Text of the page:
Industry structure

Total global revenue from mobile games was estimated at $2.6 billion in 2005 by Informa Telecoms and Media. Total revenue in 2008 was $5.8 billion.[6]

Different platforms

Mobile games are developed using platforms and technologies such as Windows Mobile, Palm OS, Symbian, Adobe Flash Lite, NTT DoCoMo's DoJa, Sun's Java ME, Qualcomm's BREW, WIPI, Apple iOS, Windows Phone 7 or Google Android. Other platforms are available, but less common.

Java is the most common platform for mobile games, however its performance limits lead to the adoption of various native binary formats for more sophisticated games.

Common limits of mobile games

Mobile games tend to be small in scope and often rely on good gameplay more than flashy graphics, due to the lack of processing power of the client devices. One major problem for developers and publishers of mobile games is describing a game in such detail that it gives the customer enough information to make a purchasing decision. Most of the mobile games are built around a particular theme or have a specific story line. Currently, Mobile Games are mainly sold through Network Carriers / Operators portals and this means there are only a few lines of text and perhaps a screen shot of the game to excite the customer. Two strategies are followed by developers and publishers to combat this lack of purchasing information, firstly there is a reliance on powerful brands and licenses that impart a suggestion of quality to the game such as Tomb Raider or Colin McRae and secondly there is the use of well known and established play patterns (game play mechanics that are instantly recognisable) such as Tetris, Space Invaders or Poker. Both these strategies are used to decrease the perceived level of risk that the customer feels when choosing a game to download from the carrier’s deck.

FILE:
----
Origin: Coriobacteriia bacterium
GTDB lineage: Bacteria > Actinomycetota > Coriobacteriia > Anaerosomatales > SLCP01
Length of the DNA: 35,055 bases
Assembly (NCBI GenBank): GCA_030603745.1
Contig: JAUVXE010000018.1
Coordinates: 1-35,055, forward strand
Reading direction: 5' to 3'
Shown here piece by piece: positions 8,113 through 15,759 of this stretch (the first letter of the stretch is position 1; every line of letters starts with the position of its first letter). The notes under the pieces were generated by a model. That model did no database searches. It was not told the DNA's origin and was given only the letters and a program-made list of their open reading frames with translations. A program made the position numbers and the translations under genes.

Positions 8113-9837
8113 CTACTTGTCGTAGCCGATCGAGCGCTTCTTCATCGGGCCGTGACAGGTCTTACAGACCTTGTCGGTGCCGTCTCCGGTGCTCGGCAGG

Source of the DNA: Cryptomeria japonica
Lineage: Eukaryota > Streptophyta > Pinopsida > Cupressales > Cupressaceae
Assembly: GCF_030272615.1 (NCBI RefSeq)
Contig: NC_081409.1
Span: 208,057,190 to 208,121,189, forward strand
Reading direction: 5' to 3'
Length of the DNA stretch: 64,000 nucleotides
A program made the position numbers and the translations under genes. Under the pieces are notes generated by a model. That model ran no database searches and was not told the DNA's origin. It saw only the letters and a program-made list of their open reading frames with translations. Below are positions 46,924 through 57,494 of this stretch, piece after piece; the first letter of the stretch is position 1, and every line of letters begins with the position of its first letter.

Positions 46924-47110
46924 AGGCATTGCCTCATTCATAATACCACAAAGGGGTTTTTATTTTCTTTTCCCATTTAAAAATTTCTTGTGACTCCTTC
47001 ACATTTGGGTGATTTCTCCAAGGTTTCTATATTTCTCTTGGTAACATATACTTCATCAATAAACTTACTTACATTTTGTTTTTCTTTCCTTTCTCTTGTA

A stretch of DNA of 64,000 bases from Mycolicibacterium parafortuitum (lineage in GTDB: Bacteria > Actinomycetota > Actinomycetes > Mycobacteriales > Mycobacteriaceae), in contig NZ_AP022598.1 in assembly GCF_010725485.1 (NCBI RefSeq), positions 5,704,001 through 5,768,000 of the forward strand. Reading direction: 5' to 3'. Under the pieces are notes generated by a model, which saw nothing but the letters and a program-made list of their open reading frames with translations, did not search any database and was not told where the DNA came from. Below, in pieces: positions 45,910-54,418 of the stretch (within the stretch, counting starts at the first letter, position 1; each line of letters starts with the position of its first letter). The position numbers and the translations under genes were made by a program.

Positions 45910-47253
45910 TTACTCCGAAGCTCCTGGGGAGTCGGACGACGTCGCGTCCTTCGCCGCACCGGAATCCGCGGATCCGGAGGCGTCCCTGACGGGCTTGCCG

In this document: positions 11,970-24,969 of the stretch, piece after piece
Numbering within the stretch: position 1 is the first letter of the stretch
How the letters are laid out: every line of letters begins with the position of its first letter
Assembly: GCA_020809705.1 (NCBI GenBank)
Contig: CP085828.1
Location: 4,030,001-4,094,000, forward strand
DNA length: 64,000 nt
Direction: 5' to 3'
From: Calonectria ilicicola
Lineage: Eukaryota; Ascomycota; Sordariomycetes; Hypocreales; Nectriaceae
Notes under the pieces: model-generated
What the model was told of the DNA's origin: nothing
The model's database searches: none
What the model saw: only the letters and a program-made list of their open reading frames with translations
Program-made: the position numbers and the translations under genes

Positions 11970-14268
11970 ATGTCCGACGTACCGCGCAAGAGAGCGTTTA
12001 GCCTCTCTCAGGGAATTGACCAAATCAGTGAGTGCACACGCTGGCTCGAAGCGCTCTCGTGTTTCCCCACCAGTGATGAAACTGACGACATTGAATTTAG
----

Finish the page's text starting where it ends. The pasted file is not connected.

Recent innovations in mobile games include Singleplayer, Multiplayer and 3D graphics. Virtual love games belong to both of singleplayer and multiplayer games. Multiplayer games are quickly finding an audience, as developers take advantage of the ability to play against other people, a natural extension of the mobile phone’s connectivity. With the recent internet gambling boom various companies are taking advantage of the mobile market to attract customers, Ongame the founders of PokerRoom developed in 2005 a working mobile version of its poker software available in both play money and real money. The player can play the game in a singleplayer or multiplayer mode for real or play money. As well, the MMORPG boom seems to hit the world of mobile games. According to their website CipSoft has developed the first MMORPG for mobile phones, called TibiaME.